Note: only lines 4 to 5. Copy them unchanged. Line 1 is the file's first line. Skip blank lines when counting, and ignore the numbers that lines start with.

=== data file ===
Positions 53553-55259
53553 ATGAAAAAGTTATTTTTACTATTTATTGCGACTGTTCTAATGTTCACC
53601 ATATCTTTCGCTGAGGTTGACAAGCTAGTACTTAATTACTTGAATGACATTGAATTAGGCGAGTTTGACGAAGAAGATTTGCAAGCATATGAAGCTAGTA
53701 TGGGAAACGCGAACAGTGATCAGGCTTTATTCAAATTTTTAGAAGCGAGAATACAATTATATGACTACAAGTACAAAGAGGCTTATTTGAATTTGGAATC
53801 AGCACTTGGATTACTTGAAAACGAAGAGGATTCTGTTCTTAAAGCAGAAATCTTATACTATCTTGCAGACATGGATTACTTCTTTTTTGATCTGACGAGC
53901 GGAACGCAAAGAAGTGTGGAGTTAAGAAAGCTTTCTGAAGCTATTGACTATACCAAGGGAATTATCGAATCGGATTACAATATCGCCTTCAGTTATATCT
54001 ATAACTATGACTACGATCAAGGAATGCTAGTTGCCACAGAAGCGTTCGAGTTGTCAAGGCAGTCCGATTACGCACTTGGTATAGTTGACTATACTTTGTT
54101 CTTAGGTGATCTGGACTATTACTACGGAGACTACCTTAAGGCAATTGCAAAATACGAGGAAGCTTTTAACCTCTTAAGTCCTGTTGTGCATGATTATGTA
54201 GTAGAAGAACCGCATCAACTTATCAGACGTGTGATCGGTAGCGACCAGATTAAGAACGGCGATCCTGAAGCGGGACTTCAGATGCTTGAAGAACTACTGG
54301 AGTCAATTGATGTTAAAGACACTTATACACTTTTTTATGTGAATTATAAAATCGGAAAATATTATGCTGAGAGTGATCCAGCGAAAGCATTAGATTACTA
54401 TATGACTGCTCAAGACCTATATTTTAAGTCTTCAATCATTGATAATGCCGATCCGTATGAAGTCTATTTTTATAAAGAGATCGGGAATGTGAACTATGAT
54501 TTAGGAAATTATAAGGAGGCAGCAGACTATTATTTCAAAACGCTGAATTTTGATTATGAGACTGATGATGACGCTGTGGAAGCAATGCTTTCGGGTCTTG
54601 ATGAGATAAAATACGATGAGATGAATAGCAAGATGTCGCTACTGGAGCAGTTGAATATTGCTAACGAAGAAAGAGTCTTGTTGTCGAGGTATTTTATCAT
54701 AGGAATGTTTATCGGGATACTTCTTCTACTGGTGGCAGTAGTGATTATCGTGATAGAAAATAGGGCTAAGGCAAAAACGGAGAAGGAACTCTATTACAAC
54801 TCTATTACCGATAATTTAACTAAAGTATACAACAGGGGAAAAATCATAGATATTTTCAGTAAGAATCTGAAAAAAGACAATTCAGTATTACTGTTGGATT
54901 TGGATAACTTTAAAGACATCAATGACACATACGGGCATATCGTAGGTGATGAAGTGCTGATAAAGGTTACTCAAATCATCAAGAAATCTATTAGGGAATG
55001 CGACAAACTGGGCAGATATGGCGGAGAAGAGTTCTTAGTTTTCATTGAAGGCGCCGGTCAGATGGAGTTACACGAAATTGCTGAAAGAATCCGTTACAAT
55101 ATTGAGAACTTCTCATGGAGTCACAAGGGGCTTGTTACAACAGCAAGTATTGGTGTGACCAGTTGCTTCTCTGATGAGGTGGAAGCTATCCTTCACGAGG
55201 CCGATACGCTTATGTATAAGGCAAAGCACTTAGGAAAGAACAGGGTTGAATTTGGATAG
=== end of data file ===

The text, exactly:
53701 TGGGAAACGCGAACAGTGATCAGGCTTTATTCAAATTTTTAGAAGCGAGAATACAATTATATGACTACAAGTACAAAGAGGCTTATTTGAATTTGGAATC
53801 AGCACTTGGATTACTTGAAAACGAAGAGGATTCTGTTCTTAAAGCAGAAATCTTATACTATCTTGCAGACATGGATTACTTCTTTTTTGATCTGACGAGC